The chief executive of German auto parts maker Bosch, the world’s leading diesel-technology developer, insists diesel cars are good for the environment.
Volkmar Denner said Tuesday that diesel vehicles are “air-purifying machines” because fewer particulates are released from exhaust pipes than are sucked in by their engines from the air.
He added that European and German emissions reductions targets for 2020 and 2025 can only be reached with a large contribution by diesel, since emissions-free electric vehicles are too costly and will remain out of reach for most buyers.
German investigators are looking into whether Bosch is culpable in the emissions-rigging scandal. The Stuttgart-based company supplied emissions-control software and hardware for VW diesel engines at the heart of the scandal.
Mr. Denner denied that Bosch was responsible for wrongdoing in an interview with Handelsblatt at the recent International Consumer Electronics Show in Las Vegas. In the interview, he strongly criticized the use of the term “Dieselgate.”
Bosch insists Volkswagen, not the parts supplier, is responsible for system integration and the decision to use Bosch’ technology to evade emissions control tests. VW programmed up to 11 million diesel autos to turn on full emissions controls only when they were being tested. Once tests were over, the software switched off the emissions controls, which permitted better performance.
In car assembly, system integration includes additional components such as catalytic converters, which Bosch does not manufacture.
“We are pleading additionally for ongoing controls of mass-produced vehicles by independent testing agencies, like with doping controls in sports.”
But some are not convinced that Bosch is as innocent as it claims.
The U.S. Justice Department earlier this month filed a civil lawsuit against Bosch. Several class action lawsuits in the U.S. have also been filed. German federal prosecutors in Stuttgart are also exploring Bosch’s role.
Mr. Denner said Bosch is cooperating fully with agency probes. He said Bosch has conducted its own internal investigation since the scandal came to light last September but declined to discuss the results ahead of official agency disclosures.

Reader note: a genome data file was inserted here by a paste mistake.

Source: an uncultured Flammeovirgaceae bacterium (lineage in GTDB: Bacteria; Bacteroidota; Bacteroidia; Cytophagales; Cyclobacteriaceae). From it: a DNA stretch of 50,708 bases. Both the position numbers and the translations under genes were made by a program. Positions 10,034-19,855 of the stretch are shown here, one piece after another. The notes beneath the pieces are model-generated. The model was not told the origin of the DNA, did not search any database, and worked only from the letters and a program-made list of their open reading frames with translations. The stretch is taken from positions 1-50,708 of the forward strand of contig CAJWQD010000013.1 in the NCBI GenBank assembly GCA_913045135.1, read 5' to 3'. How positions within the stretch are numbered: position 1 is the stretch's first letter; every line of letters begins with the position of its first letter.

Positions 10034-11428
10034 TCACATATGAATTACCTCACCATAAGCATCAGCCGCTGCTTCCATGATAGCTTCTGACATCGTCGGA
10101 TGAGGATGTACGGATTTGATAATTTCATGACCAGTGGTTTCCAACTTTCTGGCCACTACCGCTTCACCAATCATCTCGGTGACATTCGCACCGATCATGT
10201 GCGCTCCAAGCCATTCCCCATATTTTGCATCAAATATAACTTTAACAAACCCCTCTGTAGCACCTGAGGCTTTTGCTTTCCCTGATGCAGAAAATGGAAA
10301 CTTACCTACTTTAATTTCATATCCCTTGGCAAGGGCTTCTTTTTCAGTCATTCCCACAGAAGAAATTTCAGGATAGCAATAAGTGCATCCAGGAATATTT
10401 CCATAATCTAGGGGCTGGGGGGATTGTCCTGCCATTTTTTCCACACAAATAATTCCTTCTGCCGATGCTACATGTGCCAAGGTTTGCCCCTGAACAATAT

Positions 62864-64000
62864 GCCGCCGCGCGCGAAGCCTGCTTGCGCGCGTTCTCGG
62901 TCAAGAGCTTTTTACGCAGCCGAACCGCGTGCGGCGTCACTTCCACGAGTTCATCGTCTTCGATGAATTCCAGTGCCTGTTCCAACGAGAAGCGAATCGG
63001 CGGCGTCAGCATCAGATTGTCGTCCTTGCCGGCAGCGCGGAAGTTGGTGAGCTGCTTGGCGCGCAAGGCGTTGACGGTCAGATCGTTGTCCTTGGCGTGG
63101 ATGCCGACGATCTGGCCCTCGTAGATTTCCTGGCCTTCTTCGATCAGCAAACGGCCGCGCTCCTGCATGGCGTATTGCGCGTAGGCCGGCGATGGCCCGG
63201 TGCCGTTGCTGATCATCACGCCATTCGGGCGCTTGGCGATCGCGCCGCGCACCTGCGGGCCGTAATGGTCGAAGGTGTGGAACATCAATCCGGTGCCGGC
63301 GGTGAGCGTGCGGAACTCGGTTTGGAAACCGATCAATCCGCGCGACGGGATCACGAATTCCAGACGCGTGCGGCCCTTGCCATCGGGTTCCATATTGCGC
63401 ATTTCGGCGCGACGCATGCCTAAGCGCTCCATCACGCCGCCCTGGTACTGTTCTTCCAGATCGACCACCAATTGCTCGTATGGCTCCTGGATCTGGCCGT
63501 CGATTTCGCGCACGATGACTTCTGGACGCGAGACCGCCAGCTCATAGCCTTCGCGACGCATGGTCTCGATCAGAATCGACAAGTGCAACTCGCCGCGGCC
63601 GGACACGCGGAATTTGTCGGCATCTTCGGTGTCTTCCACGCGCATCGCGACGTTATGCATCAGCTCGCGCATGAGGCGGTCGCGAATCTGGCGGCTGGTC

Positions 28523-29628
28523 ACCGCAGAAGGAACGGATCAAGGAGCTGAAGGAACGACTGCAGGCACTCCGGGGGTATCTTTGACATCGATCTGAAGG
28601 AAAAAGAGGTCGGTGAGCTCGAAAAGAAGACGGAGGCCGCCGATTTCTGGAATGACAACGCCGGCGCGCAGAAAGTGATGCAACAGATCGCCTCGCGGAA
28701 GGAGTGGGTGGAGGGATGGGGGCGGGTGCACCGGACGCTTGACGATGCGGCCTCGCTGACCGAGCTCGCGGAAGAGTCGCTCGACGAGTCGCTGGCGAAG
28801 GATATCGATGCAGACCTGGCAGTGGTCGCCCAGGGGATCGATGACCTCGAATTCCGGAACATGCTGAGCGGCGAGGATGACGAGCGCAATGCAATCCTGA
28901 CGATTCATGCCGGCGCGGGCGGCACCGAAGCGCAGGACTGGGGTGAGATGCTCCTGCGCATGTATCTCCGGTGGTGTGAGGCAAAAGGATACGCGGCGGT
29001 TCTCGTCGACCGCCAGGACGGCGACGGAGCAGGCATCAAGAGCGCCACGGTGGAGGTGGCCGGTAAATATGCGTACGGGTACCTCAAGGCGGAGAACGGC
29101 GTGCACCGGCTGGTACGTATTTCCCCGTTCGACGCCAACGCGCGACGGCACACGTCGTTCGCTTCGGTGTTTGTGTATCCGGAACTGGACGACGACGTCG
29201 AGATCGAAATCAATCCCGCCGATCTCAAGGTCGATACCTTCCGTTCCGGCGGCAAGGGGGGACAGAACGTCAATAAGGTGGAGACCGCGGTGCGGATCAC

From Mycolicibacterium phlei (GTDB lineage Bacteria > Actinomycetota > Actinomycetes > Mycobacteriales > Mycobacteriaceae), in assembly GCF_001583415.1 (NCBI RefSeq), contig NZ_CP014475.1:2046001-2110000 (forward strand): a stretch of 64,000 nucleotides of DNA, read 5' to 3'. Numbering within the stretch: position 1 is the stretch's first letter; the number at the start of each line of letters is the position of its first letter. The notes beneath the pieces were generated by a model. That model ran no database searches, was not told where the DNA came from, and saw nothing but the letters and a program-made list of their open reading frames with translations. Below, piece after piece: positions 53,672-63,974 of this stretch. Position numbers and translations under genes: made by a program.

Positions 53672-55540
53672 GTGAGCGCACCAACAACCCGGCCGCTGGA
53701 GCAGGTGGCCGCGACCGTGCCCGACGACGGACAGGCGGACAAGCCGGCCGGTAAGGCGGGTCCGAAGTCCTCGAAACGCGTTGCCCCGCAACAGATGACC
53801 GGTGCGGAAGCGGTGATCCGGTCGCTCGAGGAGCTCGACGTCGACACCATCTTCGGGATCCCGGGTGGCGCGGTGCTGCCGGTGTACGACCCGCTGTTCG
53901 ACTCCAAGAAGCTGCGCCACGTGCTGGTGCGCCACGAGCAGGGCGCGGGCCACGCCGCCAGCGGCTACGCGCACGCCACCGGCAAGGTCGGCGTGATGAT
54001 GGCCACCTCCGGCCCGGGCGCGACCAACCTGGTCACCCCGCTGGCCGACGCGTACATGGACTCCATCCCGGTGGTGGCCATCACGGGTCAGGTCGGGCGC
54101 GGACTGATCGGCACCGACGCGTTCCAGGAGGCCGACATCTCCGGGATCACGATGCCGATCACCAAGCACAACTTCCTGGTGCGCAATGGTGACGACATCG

Bosch has not set aside provisions to cover the cost of claims, according to Chief Financial Officer Stefan Asenkerschbaumer. He said that would only be necessary once damages were quantifiable and once the likelihood that Bosch had to pay them was over 50 percent.
Commenting on the eve of the European Union’s call on Wednesday for stricter emissions testing and new powers over national automotive regulators, Mr. Denner also called for stronger measures.
“We are pleading additionally for ongoing controls of mass-produced vehicles by independent testing agencies, like with doping controls in sports,” said the Bosch chief. “It can happen at any time.”
Similarly, the European Union wants to introduce spontaneous, independent emissions testing and wants the ability to order recalls and impose penalties of up to €30,000, or $32,611, per vehicle when emissions-rigging software is discovered.
The German Association of the Automotive Industry, known by its German acronym VDA, is also open to the proposal’s overhaul of the E.U.’s so-called “type approval framework.” Under the current rules, only national automotive authorities are responsible for certifying that vehicles are in compliance with E.U. law.
A VDA spokeswoman said manufacturers would comply an expansion of the type approval framework and suggested an industry-wide fund to help avoid conflicts of interest.
The E.U. Parliament and E.U. member states must approve the proposal.
German Transport Minister Alexander Dobrindt said he also supported new tests.
“We need equal implementation of optimized type approval rules in Europe – and the implementation of real driving emissions tests on the street,” Mr. Dobrindt told Handelsblatt.
Mr. Dobrindt also suggested a rotation of technical testing services among manufacturers, disclosure about installed software systems at certification agencies and government test stands for additional controls.
But the VDA cautioned against such disclosure of software, citing concerns over the handling of data, but supported an E.U.-wide certification system.
Stephan Kühn, a transportation expert with the German Green Party, however, was critical of an E.U.-wide type approval framework. Such a system could lead to “certification tourism” in Europe, he said.
Against the backdrop of lawsuits, probes and calls for improved emissions testing, Bosch’s CEO said it was time to launch “a pro-diesel discussion.”
Even as Mr. Denner wished “more support” for such a discussion, Bosch’s financial results showed no lack of it.
The company’s latest financial report, issued on Wednesday, does not indicate the company is suffering from any downturn in demand for diesel components. Bosch’s “mobility solutions” division raised its sales 12 percent in 2015 to €42 billion. That exceeded industry-wide sales growth last year of 2.5 percent.
Preliminary group sales for 2015 – which include Bosch’s consumer goods, energy and building technology and industrial technology divisions – jumped to more than €70 billion in 2015 from €49 billion in 2014. About €16 billion of that came from acquisitions. Organic growth was approximately 10 percent.
The sales result put Bosch into Germany’s top 10 industrial companies.
Adjusted for extraordinary effects, earnings before taxes increased to around €4.5 billion euros, with a profit margin of 6.5 percent.
Martin-Werner Buchenau reports from Stuttgart as Handelsblatt’s Baden-Württemberg correspondent. Daniel Delhaes reports on politics, transport and airlines from Handelsblatt’s Berlin bureau. Thomas Ludwig is a correspondent in Brussels for Handelsblatt. To contact the authors: firstname.lastname@example.org, email@example.com, Ludwig@handelsblatt.com